Radiotherapy-induced Nausea and Vomiting

Kristopher Dennis; Ernesto Maranzano; Carlo De Angelis; Lori Holden; Shun Wong; Edward Chow

Disclosures

Expert Rev Pharmacoeconomics Outcomes Res. 2011;11(6):685-692. 

In This Article

Brief Overview of Radiotherapy-induced Nausea & Vomiting

Early reports of radiotherapy-induced nausea and vomiting (RINV) refer to a 'radiation sickness' syndrome characterized by a latent asymptomatic period 1–2 h after treatment followed by sudden and miserable vomiting and nausea that can last for 6–8 h.[1] The incidence of such dramatic responses has thankfully decreased in recent years as large-field treatments such as total body, total nodal, half body and whole abdominal irradiation have become uncommon. However, large observational studies suggest a worrisome 50–80% overall cumulative incidence rate of some degree of RINV among patients undergoing radiotherapy.[2] Patients receiving treatment for a wide range of anatomic sites are affected, and not just those receiving upper abdominal radiotherapy, which has traditionally been considered the only treatment site at risk, or at least the site at greatest risk, of inducing RINV.[2–5]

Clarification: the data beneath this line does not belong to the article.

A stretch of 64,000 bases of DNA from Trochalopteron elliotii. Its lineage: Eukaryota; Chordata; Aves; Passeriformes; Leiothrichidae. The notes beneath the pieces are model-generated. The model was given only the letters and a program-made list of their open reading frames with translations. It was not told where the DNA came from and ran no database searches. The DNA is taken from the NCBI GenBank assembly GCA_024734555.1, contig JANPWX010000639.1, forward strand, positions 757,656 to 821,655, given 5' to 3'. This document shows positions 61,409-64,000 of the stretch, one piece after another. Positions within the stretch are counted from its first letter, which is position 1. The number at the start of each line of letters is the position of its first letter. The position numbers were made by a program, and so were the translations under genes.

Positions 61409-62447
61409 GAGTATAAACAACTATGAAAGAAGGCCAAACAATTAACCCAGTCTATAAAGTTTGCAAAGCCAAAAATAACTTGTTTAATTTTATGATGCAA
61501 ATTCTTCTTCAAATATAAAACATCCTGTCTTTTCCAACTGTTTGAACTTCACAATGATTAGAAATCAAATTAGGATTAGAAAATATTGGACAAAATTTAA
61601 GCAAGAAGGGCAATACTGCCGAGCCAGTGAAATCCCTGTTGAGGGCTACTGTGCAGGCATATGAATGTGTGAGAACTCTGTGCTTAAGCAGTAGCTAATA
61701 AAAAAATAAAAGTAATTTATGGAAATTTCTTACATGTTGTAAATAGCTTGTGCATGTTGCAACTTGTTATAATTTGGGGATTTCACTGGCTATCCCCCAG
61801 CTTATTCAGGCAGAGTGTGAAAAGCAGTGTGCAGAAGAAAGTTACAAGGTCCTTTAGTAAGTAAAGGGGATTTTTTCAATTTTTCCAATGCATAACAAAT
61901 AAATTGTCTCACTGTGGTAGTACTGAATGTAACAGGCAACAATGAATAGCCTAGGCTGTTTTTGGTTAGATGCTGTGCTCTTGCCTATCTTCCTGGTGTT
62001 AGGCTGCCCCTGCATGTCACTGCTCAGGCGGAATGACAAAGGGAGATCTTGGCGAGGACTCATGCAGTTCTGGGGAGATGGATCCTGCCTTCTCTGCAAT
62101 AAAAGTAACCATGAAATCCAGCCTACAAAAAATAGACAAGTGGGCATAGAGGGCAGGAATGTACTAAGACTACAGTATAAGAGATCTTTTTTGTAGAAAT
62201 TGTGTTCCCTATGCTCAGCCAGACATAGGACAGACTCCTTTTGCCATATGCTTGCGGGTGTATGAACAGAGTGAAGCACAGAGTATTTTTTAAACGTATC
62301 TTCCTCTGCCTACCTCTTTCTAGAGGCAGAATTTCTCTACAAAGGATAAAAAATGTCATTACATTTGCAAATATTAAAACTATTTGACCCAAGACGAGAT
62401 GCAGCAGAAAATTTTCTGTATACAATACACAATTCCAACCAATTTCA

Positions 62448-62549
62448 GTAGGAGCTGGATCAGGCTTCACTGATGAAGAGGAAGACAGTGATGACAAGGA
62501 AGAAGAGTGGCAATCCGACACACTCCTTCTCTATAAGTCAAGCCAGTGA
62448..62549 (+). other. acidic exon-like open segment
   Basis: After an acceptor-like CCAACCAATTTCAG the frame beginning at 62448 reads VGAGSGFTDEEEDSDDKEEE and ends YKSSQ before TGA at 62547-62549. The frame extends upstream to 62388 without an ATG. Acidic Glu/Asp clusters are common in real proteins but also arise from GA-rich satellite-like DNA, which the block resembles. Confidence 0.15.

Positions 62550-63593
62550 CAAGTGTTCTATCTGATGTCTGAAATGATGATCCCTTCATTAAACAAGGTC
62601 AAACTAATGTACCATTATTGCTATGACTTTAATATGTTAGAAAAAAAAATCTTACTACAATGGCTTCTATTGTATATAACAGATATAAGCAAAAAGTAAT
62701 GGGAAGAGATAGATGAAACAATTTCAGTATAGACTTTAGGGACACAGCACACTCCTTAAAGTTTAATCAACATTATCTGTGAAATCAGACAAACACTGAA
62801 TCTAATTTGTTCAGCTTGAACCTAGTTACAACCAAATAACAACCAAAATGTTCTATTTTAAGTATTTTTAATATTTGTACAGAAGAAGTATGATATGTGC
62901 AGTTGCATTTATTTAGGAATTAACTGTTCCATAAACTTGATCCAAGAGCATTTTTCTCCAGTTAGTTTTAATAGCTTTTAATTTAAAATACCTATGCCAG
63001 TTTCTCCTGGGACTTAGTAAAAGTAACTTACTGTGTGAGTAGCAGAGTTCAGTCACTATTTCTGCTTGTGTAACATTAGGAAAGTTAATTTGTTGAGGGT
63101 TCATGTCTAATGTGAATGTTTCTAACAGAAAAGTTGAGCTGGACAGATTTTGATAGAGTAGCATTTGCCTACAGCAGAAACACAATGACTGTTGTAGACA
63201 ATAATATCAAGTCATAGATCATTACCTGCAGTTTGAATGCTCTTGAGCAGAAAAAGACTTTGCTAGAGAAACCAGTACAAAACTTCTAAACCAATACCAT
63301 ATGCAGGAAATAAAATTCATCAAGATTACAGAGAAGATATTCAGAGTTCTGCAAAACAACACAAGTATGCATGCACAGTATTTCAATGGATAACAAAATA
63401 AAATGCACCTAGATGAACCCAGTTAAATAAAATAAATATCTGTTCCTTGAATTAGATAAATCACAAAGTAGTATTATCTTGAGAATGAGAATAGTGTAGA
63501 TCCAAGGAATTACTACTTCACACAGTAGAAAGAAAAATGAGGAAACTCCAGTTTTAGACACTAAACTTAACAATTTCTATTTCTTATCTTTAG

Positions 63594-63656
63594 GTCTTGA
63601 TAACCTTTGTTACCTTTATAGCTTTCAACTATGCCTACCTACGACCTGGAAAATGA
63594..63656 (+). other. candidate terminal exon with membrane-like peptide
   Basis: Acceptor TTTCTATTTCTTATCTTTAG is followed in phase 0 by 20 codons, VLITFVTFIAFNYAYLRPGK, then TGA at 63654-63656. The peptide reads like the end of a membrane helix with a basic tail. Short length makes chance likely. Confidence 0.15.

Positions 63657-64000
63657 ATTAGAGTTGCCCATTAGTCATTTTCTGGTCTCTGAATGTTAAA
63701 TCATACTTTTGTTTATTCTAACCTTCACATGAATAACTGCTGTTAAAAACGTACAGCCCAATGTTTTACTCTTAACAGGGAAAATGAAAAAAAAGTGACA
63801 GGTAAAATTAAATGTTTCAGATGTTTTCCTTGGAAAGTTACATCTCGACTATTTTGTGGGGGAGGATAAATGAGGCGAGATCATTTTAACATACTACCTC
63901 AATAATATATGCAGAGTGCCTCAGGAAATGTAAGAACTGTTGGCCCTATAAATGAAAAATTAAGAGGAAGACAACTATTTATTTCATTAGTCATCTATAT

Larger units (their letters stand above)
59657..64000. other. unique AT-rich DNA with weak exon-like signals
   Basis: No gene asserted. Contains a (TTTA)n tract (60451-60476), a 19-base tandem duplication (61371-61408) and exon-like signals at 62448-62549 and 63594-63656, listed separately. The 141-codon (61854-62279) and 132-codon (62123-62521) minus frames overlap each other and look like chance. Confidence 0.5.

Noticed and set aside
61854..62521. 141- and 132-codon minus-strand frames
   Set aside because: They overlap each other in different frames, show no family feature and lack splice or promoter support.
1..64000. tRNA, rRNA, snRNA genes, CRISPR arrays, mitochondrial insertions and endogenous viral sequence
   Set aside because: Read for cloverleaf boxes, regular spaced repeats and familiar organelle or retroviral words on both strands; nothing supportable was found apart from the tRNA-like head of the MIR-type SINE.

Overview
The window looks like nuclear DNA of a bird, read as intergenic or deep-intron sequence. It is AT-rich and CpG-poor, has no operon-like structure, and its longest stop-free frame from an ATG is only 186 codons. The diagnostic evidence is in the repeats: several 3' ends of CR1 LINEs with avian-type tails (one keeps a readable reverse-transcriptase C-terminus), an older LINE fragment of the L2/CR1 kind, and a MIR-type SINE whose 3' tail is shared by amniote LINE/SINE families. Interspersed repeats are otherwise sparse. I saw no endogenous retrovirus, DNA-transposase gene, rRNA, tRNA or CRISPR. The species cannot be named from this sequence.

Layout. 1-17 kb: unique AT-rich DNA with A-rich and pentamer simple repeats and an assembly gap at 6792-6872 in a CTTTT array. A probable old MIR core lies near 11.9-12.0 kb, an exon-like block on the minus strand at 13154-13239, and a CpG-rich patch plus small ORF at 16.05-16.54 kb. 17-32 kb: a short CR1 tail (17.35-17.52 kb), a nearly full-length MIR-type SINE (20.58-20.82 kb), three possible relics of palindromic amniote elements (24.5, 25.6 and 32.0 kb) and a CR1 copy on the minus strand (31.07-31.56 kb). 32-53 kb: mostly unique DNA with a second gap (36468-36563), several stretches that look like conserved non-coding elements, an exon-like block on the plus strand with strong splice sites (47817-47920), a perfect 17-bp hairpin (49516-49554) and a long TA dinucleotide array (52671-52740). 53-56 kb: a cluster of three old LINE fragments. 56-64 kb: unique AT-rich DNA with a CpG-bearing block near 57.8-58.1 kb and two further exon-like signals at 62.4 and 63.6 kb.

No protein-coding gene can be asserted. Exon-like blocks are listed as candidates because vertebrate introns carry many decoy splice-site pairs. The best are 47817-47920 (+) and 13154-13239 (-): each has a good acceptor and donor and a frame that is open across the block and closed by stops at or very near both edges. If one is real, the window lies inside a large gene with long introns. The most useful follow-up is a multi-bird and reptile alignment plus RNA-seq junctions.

RINV worsen patients' quality of life, and lead to treatment delays and cancellations that are costly and can compromise cancer control.[6] It is therefore troubling that RINV are still not considered as serious concerns by radiation oncologists,[7] and that practitioners have been shown to underprescribe prophylactic medications for their patients.[3–5] Such complacency should no longer be acceptable for a number of reasons. Risk factors for RINV, aside from the anatomic site being irradiated, have been investigated in large observational studies[3–5] or consistently suggested in the literature[2] (Box 1), and this information can help customize prophylaxis for individual patients. There is also a comparatively large body of literature describing scores of antiemetic therapies to prevent chemotherapy-induced nausea and vomiting (CINV) that can be learned from, as the mechanisms underlying RINV and CINV are presumed to be similar. Finally, antiemetic therapies are generally safe and well tolerated, and it does a disservice to patients to withhold the option of receiving them despite evidence of benefit and multiple evidence-based antiemetic guidelines for the prevention of RINV that describe their optimal use.

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